I think this will be a very eventful and enlightening summer.

Until next time!
First French lesson learned today at orientation: the importance and value of saying Bonjour in France—this is in the market/grocery setting, NOT on the streets; they will think you are a weirdo. French are very nice people, they just don’t bother with the superficial stuff. Unlike many places in America, you do not go about town saying hi to every one, or smiling—you just mind your own business and if you see someone you know, then you can actually say Bonjour and take some time to talk to them. It is different, and I must admit it was hard to stop myself from smiling all the time—especially with so much beauty that makes up Aix.

So, on to the lesson: when you enter any boutique, or small store, you say Bonjour; if you don’t, the French will find it rude. Before you talk to anyone or ask for anything, you say Bonjour Mademoiselle/Monsieur, and afterwards you always say Au revoir. It was stressed a lot during orientation, and I decided to experiment a little afterwards to see how true it was.

Résultat : C’était vrai. Dire Bonjour est très important pour les françaises. At the (small—not Monoprix or other larger) grocery store, they will not ring you up until you say Bonjour. After you say it though, they are chill and very nice people. It feels good to say it, too.

Today I bought my first baguette, and some strawberries and an apple at the open market. I felt very satisfied because I was able to do all the transactions (ordering and paying, asking for how much it was and all that good stuff) in French. I also bought some other French goodies here and there—some caramel candy and some cookies.

Je suis désolée pour n’avoir pas des photos. I will make sure to bring my camera with me tomorrow.

A bientôt !



Aix, ça peut-être vrai ?

In a week and a half I will be departing to the beautiful southern region of France. It has been my dream to go live in France since middle school, and now that I have been given the opportunity to do so, I am more excited than ever! I went to Europe last summer, so most of the safety tips are still fresh in my head. I think this will be a great opportunity to practice my French and learn more about the French culture first-hand. This is so exciting! I am looking forward to taking classes with my university professors, since both of the classes I am taking are being taught by professors from USF, the university I attend here in the states. I know these classes will not be a breeze, but I do not expect them to be. I think it will be great to learn about European culture and society while I am in Europe. I am also looking forward to living with a French family. I will not be speaking English to them since I don’t want them to speak English to me; therefore, from the moment I first see them, to our last goodbye, I will be communicating with them strictly in French. Additionally, I look forward to the food they will be providing. I love food, so the fact that I will be cooked traditional French food is such an exciting thing to look forward to.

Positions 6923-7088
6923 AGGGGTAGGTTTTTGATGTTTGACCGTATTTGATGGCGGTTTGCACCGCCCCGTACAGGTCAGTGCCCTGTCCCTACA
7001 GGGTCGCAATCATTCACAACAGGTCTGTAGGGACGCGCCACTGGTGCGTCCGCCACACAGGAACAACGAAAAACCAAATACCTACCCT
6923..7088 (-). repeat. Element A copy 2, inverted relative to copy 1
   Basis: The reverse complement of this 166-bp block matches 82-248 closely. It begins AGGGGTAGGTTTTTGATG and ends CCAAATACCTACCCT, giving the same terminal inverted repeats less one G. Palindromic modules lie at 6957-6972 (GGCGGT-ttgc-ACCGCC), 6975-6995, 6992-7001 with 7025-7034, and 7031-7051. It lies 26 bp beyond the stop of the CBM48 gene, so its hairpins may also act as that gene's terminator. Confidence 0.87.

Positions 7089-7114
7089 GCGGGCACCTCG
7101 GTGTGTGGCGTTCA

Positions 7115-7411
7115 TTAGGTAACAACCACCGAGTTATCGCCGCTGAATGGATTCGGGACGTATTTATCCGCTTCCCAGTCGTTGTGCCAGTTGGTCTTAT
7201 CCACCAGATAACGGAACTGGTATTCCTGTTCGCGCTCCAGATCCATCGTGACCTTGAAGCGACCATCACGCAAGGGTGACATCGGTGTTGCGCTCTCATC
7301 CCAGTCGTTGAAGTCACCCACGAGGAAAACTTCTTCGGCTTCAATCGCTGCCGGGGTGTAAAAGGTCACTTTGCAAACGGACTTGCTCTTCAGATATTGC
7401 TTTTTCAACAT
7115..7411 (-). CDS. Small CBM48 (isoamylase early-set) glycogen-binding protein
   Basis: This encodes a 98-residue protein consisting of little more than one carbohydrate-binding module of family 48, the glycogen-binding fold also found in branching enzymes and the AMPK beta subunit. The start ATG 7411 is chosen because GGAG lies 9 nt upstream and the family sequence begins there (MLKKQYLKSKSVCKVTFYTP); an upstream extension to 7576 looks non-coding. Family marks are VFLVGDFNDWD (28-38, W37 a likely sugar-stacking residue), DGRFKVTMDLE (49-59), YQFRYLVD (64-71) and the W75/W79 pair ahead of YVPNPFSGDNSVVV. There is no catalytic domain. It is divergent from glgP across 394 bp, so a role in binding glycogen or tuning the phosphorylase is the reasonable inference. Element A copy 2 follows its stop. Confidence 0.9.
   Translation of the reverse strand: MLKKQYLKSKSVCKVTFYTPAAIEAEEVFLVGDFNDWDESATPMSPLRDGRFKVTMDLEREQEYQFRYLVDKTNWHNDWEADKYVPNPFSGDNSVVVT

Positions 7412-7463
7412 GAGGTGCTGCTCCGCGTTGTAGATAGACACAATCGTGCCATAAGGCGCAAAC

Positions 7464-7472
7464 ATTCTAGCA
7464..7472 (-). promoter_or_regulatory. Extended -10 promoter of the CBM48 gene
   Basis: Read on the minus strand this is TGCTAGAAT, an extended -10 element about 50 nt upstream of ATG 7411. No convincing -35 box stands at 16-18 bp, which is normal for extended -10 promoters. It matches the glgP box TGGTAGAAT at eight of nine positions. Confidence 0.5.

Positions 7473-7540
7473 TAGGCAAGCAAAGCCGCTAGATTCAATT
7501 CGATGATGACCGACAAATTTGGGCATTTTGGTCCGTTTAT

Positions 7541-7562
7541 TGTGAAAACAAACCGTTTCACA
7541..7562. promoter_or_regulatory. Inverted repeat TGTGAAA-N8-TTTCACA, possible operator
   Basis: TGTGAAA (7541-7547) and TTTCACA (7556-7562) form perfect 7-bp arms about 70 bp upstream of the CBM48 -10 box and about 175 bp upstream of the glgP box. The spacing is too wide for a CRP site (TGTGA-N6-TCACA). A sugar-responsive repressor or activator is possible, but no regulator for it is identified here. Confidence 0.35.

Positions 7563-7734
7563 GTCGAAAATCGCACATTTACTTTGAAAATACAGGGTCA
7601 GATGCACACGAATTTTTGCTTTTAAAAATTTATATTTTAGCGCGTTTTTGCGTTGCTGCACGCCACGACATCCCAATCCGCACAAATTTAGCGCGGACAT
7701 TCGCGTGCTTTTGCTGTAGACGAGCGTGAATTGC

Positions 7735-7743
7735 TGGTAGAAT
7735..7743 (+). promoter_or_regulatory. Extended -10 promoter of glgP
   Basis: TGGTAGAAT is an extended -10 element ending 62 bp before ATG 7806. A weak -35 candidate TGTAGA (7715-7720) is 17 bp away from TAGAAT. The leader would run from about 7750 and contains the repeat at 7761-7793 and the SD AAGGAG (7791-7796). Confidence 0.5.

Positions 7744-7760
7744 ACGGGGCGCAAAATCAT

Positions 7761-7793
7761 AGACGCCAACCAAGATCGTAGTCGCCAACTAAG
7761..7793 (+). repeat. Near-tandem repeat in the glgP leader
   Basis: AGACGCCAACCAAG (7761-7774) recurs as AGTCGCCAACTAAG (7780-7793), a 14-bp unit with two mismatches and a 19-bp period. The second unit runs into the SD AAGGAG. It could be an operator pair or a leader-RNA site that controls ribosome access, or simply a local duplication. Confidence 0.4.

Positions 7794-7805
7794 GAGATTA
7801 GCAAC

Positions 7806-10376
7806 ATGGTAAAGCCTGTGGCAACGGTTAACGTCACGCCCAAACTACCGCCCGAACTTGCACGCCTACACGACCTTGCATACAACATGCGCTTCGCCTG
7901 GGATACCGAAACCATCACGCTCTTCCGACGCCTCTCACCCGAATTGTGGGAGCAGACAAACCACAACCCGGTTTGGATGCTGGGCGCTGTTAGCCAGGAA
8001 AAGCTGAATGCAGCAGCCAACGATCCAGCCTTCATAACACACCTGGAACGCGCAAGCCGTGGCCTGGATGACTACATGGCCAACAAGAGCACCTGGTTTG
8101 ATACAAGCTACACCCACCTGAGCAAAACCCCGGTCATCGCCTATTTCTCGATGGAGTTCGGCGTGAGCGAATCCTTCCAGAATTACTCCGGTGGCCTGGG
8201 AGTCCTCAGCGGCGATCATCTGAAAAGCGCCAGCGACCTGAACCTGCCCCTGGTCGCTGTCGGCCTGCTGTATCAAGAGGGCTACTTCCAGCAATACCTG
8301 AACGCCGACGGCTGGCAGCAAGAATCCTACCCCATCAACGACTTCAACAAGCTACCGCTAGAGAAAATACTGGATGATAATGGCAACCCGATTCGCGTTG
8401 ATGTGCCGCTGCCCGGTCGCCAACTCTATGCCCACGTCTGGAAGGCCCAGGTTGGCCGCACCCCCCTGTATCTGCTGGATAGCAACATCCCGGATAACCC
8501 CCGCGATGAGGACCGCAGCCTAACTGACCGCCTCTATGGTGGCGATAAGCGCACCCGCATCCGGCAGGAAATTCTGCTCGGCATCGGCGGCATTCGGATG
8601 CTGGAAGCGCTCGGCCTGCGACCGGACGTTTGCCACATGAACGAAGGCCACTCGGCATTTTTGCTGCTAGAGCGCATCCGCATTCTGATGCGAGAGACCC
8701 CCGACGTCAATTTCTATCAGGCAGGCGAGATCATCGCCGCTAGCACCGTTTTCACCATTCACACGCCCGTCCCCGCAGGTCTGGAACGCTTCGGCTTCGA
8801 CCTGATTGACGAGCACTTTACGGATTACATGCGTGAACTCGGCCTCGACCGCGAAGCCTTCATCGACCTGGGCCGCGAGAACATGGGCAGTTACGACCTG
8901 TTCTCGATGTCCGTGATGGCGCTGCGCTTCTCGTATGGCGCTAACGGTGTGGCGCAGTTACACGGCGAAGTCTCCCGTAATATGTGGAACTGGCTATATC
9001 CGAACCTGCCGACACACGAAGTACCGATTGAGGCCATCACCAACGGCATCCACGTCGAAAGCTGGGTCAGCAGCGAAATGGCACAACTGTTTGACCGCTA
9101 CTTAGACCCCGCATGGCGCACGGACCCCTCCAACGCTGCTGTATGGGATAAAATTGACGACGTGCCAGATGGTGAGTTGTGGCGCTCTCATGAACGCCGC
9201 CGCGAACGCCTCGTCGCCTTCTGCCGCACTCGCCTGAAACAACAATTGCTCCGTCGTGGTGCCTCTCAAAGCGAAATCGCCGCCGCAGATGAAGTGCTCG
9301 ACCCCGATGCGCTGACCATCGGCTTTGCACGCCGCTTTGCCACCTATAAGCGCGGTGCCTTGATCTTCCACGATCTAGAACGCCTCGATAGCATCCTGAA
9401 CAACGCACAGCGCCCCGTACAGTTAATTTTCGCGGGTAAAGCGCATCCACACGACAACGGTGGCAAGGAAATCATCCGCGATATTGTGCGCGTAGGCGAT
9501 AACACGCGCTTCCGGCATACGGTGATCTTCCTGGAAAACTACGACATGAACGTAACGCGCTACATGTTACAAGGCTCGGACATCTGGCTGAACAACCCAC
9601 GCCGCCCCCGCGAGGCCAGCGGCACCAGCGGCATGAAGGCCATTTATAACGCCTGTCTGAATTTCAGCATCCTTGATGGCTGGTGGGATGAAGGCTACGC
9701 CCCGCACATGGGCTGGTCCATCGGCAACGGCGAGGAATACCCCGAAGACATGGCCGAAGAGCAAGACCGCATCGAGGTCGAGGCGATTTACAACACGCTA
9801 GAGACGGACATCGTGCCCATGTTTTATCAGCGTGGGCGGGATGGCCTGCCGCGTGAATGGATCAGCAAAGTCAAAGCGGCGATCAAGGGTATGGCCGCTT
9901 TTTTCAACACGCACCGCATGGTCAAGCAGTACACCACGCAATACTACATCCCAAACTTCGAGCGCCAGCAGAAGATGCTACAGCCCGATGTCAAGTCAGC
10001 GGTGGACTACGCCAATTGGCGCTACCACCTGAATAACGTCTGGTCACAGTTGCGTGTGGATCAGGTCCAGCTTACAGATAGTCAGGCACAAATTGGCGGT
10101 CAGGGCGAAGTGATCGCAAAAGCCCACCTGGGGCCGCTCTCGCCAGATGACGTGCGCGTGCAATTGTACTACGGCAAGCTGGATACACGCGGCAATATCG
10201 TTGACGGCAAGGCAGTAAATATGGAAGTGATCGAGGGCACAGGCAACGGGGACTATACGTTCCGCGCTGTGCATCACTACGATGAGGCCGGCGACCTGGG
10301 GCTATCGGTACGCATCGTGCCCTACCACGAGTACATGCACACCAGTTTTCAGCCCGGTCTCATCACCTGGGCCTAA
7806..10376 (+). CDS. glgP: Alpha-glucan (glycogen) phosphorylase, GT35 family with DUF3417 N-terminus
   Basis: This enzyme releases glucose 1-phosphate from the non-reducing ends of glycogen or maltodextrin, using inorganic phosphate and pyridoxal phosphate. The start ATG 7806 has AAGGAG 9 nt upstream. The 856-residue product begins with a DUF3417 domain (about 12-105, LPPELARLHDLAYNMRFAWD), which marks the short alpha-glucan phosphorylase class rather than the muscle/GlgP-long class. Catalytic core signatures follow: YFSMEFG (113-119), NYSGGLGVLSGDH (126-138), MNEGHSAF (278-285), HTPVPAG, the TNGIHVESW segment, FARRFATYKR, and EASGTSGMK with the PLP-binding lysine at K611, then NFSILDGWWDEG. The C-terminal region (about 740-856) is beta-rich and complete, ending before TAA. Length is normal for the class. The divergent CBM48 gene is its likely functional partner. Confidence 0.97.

There are some renown sites in Aix that I am stoked to see. First off, there is the City of Books library. The outside looks like three books stalked on a book shelf—the famous Le Petit Prince, and Camus’ L’etranger. I can’t wait to take a picture right in front of it! Secondly, there is Cours Mirabeau, which is supposedly “Europe’s most captivating street”. In my future blogs I hope to be able to upload pictures so that you are able to feel with me the great essence of Aix, and see France’s beautiful Provence region.

Until next time!